Wednesday, January 20, 2010


Germany was pretty much freaking me out last night. The plane landed in the last hours of Tuesday in a mostly-empty airport. I wasn't sure if the taxi driver knew where we were going but was sure he was going really fast in the nearly-no-visibility mist. Ausfahrt, printed on a sign, made me giggle (and if you don't know why, I'm not telling you - it'll only make me look bad). He dropped me off and nodded encouragingly when I looked dubiously at the small, unlit hallway so I waved, squared my shoulders and tugged my suitcase behind me over the brick path.

I blinked at the man who spoke a whole lot of words I didn't understand when I finally arrived at a reception desk. "Right," I finally said when he looked at me expantantly. "Hi. I'm Katie." And though that shouldn't have helped him at all, he handed the key card with my name scrawled on the holder and pointed me toward the actual entrance to the hotel (he had to explain twice - I didn't get why it was separate from the reception area) and bid me good night.

Unsure if it was the coffee I had at 3PM (or 12+3=15:00) in London or the stress of the I-suck-for-not-speaking-German trip, I realized I was wide awake. I took a shower and washed my hair. I put on lotion I'd taken from The Trafalgar Hotel, longing for it when I looked around my current room that, while nice, wasn't nearly as lovely. I tossed and turned, turned and tossed and can remember looking at the clock after 2:00. So when the trash collectors woke me up at 7, I was pretty much ready to write Munich off. When they continued to talk and make noise outside my first floor room, I was tired and cranky and terribly disappointed when I opened my eyes and wasn't in London (even though I wished that as hard as I could).

There was no means of making coffee in the room and the only television I could understand was CNN so I learned about Haiti and felt miserably guilty about being miserable in my charmed life. So I resolved to buck up and get dressed and wandered down to find coffee.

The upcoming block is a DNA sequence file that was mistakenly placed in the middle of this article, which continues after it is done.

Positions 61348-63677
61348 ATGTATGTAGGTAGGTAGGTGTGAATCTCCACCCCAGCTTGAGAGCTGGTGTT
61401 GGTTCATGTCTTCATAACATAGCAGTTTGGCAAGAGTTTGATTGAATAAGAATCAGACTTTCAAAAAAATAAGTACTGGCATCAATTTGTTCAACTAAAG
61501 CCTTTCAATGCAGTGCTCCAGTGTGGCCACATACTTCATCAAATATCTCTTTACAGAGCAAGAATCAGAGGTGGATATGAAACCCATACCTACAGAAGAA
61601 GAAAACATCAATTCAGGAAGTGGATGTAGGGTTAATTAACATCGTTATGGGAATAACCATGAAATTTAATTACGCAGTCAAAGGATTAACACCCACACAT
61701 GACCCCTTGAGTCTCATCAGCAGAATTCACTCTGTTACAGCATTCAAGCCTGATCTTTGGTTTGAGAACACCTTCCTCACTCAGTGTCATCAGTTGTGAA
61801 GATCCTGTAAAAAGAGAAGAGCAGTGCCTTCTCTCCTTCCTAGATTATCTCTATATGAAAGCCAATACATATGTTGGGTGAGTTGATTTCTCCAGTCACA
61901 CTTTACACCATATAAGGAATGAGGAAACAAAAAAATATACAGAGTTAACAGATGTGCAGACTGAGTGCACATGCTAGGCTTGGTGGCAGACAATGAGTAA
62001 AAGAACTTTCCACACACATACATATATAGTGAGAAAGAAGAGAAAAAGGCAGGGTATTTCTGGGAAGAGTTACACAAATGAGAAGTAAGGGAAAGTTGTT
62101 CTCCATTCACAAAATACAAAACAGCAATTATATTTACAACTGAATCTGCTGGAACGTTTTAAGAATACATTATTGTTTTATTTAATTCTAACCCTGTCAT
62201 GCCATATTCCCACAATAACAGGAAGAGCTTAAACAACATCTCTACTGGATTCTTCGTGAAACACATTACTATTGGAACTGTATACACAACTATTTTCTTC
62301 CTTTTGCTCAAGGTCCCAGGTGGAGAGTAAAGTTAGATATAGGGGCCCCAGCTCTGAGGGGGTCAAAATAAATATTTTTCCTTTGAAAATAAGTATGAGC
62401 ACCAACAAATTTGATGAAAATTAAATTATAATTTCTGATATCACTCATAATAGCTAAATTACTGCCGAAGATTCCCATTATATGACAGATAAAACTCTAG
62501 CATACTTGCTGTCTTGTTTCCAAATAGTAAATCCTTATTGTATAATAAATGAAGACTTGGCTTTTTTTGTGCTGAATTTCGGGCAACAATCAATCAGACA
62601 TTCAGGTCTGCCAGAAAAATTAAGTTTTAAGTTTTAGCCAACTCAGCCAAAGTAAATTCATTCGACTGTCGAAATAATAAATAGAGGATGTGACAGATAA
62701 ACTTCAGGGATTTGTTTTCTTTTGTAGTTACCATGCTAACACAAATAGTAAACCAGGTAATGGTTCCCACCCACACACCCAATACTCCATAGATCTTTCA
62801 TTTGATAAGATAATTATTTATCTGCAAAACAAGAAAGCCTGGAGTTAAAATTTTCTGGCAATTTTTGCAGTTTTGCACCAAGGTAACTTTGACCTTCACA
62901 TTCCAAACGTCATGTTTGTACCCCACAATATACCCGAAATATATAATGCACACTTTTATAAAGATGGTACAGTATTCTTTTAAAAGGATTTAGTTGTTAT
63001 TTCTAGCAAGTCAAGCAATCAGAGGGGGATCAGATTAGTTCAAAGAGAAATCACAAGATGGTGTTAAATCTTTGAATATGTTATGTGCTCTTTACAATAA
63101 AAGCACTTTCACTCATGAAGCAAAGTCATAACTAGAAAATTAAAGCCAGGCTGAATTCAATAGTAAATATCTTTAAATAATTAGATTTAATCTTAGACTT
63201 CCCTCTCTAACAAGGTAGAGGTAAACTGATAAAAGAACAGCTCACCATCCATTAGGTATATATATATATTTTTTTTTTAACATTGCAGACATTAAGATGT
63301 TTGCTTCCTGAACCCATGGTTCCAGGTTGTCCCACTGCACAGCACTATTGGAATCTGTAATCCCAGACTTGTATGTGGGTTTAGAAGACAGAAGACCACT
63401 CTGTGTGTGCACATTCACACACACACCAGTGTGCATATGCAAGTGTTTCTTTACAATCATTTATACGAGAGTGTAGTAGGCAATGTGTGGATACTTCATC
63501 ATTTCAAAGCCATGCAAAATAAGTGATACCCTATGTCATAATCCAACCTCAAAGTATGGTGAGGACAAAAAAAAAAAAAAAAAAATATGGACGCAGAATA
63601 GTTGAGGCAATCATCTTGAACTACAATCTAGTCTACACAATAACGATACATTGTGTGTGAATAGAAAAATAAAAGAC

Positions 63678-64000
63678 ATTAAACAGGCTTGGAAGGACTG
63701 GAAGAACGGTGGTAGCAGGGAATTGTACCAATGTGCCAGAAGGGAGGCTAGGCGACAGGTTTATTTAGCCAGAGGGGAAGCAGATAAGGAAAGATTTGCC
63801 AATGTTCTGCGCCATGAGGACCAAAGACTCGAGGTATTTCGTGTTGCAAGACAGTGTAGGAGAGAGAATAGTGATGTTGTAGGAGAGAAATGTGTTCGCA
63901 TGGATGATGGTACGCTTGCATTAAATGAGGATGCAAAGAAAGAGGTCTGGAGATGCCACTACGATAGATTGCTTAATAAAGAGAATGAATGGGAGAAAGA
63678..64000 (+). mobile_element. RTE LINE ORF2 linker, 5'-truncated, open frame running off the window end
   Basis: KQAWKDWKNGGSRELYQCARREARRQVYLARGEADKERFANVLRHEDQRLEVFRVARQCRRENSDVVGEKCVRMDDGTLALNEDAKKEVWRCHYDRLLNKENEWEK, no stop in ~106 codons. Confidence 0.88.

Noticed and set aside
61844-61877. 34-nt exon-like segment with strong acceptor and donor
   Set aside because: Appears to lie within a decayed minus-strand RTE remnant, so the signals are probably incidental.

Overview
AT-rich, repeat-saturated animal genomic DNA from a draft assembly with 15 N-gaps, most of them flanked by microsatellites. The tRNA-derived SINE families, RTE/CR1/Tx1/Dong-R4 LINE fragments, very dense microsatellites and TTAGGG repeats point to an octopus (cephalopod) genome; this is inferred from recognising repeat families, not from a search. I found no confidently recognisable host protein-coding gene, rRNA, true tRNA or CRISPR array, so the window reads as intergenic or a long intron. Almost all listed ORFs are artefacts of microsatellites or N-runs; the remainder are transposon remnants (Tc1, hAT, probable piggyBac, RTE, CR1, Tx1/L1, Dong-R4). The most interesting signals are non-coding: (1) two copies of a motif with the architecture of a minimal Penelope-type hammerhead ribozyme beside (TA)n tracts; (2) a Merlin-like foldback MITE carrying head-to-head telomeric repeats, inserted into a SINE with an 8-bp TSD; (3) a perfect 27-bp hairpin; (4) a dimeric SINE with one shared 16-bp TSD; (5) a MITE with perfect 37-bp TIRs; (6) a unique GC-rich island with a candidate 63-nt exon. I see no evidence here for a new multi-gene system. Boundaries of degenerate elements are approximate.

When a woman greeted me with a happy string of German words, I said good morning and asked if I could sit anywhere.

"Of course, madam," she said immediately and I decided that madam was much nicer than ma'am. Feeling a bit more hopeful when she set coffee before me, I sipped before going to fetch some breakfast. Visions of plump sausages and fluffy eggs dashed, I nonetheless enjoyed the bread and antipasto while greedily gulping coffee.

"You're American," a woman said with a hint of Boston in her voice and I smiled up at her from my seat. "Can I sit?" As she was already moving my coat aside and had settled her own coffee on the table, I nodded, deciding I rather liked her. So we chatted and she told me about her family while I finished my coffee and wished her luck on her shopping trip.

Feeling better once fed and caffeinated and having made a new friend, I smiled at my escort for today when he arrived and we set off to work. When we finished, early as expected, I dashed his plans at escaping babysitting duty and told him to take me downtown.

"I need to take pictures and look at pretty buildings," I insisted, though he'd instantly and manfully nodded in response to my demand. So I followed my colleague's example and bought a subway ticket and we chatted on the short trip. When we made our way back above ground, I caught my breath at the town hall and beamed at him.

"Perfect," I breathed, reaching in my jacket pocket where my camera waited. And throughout our walk, I chattered and snapped photos and asked him what signs said. I smiled and forgot that my feet hurt and my nose was cold and I was rather exhausted. "I'm so happy," I told him, patting his arm affectionately as we rode the train back to the rented car.

I have remembered only that one word that made me laugh so I decided to look it up once I got back to the hotel. It seems to mean an off-ramp or exit. Having through it was an actual place - some city or town - I smiled at the idea that it was a concept and wondered at the coincidence that I'd noticed it when I rather wanted to exit - in general - myself. So though I don't think Germany is going to be my favorite of the stops on this journey, I'm very glad I came.


Inside the Philosophy Factory said...

I was 17 when we went to Germany... my sister and cousin were 14 -- we giggled a lot at "Ausfahrt" --- I remember Munich mostly because we couldn't manage to find the train station -- because the trains go underground. We needed to find a hotel and the train station is a good place to do so (this is WAY before wifi :) ). We drove around for hours --

FYI -- "Einbaum Strause" is "One way street" -- my mom was navigating while my aunt drove -- and a week or so into the trip, mom asked who "Einbaum" was...

Have a great trip!

rented life said...

Jealous. My only glipse of Germany was th3 scary airport as we changed planes to go to Turkey. Travel and time zones acan make it hard to really get into the groove to enjoy things, but looks like you did! Happy belated birthday!

Amelie said...

I would love to know what's so funny about Ausfahrt...
@inside: It's Einbahnstraße ;)

I'm glad you enjoyed the city anyway! Winter is not the best time to visit Germany, in my humble opinion, unless perhaps it is snowing...

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